Do you know much about the series?
I don’t know much about it personally. I know Bobby [Cannavale], who’s the star of it, and, God, he’s a good actor, so it doesn’t really matter what it is because he’ll be really great.
You’re a lifelong New Yorker. Compared to 1973, do you think the city is terrible now?
Things evolve gradually. So it’s not like if you came to New York and you hadn’t been here in many years, you might go like, Oh my God, but artists have their creative needs and they’ll always find them. It just kind of shifts. At that time, for example, there was no great distinction between artists because of whatever field they were in. So in 1973 at Mercer Arts Center [now the Kitchen] there would be so many people doing different things, but they were all artists. Whereas now it kind of seems like designers are one thing. Filmmakers are one thing. Painters are one thing. At that time it was all kind of like, “Oh, I do this and I do that.” They were all kind of in the same place, networking and building alliances and getting inspired by each other. That was a really beautiful thing. Now they have sub-punk, old wave, new-bohemian, or this or that. People weren’t making so many fine distinctions. So many things that people use as their outlook on life are really just things people have been told by some freak who has an agenda.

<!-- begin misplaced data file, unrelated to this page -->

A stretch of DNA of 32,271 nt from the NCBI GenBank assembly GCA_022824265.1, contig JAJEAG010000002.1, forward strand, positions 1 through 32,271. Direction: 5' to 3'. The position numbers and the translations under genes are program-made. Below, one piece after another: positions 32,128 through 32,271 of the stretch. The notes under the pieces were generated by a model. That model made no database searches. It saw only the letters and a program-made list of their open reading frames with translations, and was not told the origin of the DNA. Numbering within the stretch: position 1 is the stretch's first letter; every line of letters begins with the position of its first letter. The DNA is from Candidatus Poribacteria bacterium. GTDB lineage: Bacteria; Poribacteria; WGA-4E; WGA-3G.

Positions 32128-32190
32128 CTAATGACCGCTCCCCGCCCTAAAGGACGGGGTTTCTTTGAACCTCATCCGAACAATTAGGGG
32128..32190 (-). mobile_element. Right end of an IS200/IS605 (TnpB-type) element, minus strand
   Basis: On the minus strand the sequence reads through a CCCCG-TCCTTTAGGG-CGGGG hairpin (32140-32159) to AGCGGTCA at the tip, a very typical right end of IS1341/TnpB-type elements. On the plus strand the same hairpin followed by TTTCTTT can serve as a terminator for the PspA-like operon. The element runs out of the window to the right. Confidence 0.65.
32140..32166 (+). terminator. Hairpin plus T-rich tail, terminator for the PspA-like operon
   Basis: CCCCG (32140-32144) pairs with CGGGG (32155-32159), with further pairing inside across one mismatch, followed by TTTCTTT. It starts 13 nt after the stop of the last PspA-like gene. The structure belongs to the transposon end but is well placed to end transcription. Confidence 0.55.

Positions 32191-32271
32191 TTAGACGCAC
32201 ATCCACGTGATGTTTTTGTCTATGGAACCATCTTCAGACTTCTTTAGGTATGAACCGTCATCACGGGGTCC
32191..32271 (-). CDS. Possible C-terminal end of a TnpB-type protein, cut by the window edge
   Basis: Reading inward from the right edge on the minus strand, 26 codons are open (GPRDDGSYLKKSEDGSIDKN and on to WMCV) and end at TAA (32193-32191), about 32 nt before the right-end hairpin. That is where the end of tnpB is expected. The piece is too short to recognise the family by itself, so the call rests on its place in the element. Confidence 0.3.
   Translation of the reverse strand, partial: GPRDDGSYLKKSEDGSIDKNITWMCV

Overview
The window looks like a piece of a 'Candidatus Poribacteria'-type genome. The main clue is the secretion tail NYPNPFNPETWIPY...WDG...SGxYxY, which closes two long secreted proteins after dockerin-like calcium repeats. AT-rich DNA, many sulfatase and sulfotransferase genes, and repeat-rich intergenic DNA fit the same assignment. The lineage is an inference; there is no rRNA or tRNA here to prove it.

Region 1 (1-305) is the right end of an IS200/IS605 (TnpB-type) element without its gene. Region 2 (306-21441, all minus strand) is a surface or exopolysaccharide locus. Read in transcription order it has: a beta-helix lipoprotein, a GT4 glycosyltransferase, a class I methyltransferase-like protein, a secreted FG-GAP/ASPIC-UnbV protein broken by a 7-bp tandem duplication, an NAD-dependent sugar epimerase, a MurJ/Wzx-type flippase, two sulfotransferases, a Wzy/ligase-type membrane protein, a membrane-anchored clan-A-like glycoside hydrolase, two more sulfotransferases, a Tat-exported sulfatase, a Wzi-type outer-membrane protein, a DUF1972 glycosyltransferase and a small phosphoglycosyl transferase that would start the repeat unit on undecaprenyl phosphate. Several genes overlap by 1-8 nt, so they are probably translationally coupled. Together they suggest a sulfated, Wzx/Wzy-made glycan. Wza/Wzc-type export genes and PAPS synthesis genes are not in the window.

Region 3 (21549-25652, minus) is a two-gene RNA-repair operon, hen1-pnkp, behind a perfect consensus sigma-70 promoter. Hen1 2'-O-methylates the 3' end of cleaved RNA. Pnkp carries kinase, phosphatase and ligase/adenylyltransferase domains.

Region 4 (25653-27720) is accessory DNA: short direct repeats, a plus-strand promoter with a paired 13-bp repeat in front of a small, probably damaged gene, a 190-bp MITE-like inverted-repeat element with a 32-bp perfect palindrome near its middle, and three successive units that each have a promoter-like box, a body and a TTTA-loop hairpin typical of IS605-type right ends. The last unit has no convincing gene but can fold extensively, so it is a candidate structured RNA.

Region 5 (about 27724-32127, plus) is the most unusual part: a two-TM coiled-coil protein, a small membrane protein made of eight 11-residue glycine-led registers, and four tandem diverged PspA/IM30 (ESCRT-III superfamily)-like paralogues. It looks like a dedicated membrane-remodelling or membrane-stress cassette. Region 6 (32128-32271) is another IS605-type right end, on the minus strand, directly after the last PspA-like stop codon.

That also seems to be one of the reasons why gender was so fluid at that time. Laurie Anderson has described the art scene around that time that way. They didn’t think about being in theater or music or being a man or a woman. Every person was an artist.
Right. There was no straight or gay. Now I guess it’s coming back around that way, but that’s because people find out how to market things and make money off of things and then they just kind of homogenize everything.
You got your start in theater?
I was in a band in high school. We’d play the dances for the kids, and when I was a kid they had this hootenanny craze, so I’d play the hootenannies, strum the guitar, and sing and stuff. Like a Lead Belly song or something. When I was 18 I moved to the East Village from Staten Island and I started working for a guy who had a tchotchke store on St. Marks Place. In the basement of the store he had all these costumes that he was making that were bejeweled and sequined. I was fascinated by it. Turns out he was making costumes for the Ridiculous Theater, and through him I met them and started what I would call in retrospect a theater apprenticeship.
How did you parlay your experience at the store and the theater into a career as a musician with the Dolls?
I wouldn’t say I turned it into that. I always wanted to sing, I always had my eye out with people I could collaborate with in that regard. And we were all dressing in a similar way. So we noticed each other and were into each other and so we would talk. And we realized we all wanted to be in a band so we made a band.